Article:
Obsession (1976)

obssession

Brian De Palma’s Obsession is his ode to Hitchcock’s Vertigo. It concerns a man’s relentless preoccupation with the memory of his deceased wife and his subsequent attempts to recapture that forever lost relationship with a different woman. However, try as it might, Obsession film lacks the layers of depth that made Vertigo into the masterpiece that it is. Nevertheless this is still a decently fun little movie, even if it drags a bit in some parts.

Cliff Robertson plays Michael Courtland, a New Orleans land developer whose wife and daughter are kidnapped and killed at the start of the film. Fifteen years later and Michael makes a trip to Florence with his business partner Robert Lasalle (John Lithgow). He goes to visit the church where he and his wife had met and runs into a woman, Sandy, who looks strikingly similar, played by Genevieve Bujord in a dual role as both the wife and the new woman. 

Immediately Michael is attracted to this woman, seeing promise in her of returning to his old life before the tragedy. Much like in Vertigo there are scenes where Michael attempts to get Sandy to act the same as his deceased wife. He has her walk a certain way and asks her to call him Mike, just like his wife used to.

I have to say that this all comes off as creepy. In Vertigo it was obviously gross behavior as well, but by the time it was occurring in that film you’d spent so much time with Jimmy Stewart’s character that you could easily empathize with his behavior. There was a good amount of effort put into personifying Stewart’s anguish at the loss of his loved one so that when he rediscovered someone similar you could feel his desire to recapture that fleeting romance.

It’s also the fact that Michael in Obsession is trying to recapture the love of a marriage, a relationship far more complex than the romance at the center of Vertigo. It’s a bit stranger for someone to attempt to reestablish a lost marriage, rather than rekindling a courtship extinguished at the climax of affection.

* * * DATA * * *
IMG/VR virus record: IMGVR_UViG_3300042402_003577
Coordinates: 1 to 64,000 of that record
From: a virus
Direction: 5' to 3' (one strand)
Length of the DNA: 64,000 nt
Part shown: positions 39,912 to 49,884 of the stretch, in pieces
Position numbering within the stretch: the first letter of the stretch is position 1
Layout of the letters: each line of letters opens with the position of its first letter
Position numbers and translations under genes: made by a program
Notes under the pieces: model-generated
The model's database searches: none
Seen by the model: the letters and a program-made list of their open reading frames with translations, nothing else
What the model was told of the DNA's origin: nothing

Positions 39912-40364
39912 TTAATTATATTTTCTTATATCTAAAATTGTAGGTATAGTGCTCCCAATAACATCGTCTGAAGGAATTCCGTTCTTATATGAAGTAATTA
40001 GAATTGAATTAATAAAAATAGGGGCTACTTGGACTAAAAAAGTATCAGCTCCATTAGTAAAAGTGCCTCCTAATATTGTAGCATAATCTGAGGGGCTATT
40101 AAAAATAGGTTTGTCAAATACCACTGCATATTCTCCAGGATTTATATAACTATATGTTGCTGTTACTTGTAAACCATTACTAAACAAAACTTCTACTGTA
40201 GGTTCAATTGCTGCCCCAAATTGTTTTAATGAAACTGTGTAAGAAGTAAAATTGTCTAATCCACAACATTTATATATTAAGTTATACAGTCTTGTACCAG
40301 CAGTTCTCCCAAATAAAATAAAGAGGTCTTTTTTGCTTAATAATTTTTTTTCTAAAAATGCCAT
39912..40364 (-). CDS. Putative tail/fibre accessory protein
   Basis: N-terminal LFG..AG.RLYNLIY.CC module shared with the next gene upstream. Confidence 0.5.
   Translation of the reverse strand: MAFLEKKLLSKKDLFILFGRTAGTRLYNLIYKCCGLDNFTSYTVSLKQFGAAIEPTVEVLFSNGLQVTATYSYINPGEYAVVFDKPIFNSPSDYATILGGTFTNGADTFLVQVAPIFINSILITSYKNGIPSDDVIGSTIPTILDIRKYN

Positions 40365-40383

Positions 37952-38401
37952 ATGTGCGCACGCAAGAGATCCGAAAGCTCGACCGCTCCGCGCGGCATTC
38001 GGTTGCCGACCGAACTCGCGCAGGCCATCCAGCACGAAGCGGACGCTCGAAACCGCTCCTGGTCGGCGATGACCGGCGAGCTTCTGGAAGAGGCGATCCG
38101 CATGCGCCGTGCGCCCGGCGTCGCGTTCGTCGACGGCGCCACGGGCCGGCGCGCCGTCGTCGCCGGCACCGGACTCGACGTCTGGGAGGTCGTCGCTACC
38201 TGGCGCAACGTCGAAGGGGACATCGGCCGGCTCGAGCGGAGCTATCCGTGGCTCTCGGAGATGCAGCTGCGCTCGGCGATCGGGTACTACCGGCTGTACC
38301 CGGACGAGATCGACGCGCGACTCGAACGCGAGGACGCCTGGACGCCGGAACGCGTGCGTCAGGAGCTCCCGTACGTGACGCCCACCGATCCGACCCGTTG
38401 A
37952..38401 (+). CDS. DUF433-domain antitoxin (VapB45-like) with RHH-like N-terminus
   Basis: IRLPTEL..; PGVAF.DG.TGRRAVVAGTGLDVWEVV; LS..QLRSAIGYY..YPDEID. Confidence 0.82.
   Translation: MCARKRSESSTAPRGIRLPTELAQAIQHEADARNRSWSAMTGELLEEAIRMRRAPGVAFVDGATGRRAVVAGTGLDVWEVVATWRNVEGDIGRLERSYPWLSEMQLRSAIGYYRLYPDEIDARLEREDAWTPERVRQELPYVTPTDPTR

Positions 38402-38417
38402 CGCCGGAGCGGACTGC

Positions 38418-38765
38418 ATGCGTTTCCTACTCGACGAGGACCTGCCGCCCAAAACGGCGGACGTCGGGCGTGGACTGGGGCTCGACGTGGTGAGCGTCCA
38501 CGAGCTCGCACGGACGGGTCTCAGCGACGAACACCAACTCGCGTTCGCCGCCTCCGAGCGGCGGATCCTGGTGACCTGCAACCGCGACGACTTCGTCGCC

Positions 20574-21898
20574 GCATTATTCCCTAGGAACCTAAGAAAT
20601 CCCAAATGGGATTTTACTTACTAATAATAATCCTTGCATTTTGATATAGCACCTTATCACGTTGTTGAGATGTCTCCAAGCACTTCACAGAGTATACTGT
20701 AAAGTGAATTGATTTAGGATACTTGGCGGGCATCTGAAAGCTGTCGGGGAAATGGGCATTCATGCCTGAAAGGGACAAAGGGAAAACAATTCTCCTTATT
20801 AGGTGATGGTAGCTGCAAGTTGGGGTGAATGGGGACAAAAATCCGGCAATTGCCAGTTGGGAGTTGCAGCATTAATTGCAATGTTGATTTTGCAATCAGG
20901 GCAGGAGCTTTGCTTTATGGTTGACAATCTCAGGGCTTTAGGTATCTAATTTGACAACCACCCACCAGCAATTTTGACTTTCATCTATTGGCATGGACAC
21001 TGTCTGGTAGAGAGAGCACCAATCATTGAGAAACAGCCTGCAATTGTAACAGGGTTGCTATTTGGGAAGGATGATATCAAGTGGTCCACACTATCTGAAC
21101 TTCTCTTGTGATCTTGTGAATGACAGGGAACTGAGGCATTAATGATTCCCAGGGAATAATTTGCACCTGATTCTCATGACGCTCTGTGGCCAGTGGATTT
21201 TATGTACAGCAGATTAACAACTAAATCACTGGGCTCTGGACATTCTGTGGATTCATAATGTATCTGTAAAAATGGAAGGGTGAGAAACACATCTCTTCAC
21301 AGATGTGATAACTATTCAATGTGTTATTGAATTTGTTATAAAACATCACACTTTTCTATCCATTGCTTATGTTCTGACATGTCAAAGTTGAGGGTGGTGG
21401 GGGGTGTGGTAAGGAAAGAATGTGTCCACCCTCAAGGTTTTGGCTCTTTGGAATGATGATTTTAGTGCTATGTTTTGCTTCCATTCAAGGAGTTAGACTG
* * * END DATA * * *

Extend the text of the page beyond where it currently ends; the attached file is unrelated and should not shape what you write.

There’s also the fact that in Vertigo Hitchcock makes known the identity of the doppelganger as soon as she is discovered. That gives an added layer of depth to each interaction between the characters. In Obsession the reveal takes place at the end of the film: standard thriller stuff. It makes the preceding interactions a duller affair.

Now it may not be fair to compare this movie to one of the greatest works in cinema history, but the film invites the comparison every chance it gets so it is inevitable that one might contrast the two. Mirror shots of Sandy putting on the dead wife’s jewelry, dream sequences, and even a scene where a man is pulling Sandy along unwillingly to a place she doesn’t wish to go. The references are near constant, so the comparison becomes unavoidable and obviously Obsession doesn’t hold a candle to the great masterpiece that is Vertigo. 

I also have to say that I guessed half the plot twist pretty early on. John Lithgow is basically a walking spoiler. The man is just far too menacing to convincingly play a good guy in a Hitchcockian thriller. It was clear early on that he was the perpetrator.

What was very enjoyable about this film was the music and direction. First off, Bernard Hermann is an absolute master composer. The musical swells at moments of emotion conjure a dreamlike atmosphere, much like the dream Michael now walks through where he finally gets a chance to revive his lost love.

De Palma is also a stylistic genius and he fills this movie with some gorgeous shots of Florence from dark back alleys to a mass zoom out of a cemetery the couple walk through. Also included is some interesting photography during the dream sequence and great shots of Sandy moving about the house. You get a great feel for space from De Palma’s shots, allowing you to sympathize with poor Sandy attempting to fill the shoes of an idolized figure in Michael’s life.

This isn’t De Palma’s best work, but it is a bit unique for him. It carries the classic twists and turns of one of his thriller films, but also contains a style and emotion rarely seen in his films. The central idea for the story doesn’t come off as well as it did in Hitchcock’s masterpiece, and that’s really the crux of the problem with this movie. Thankfully some excellent music and De Palma’s stylistic choice of overwrought melodrama make this into an enjoyable experience.

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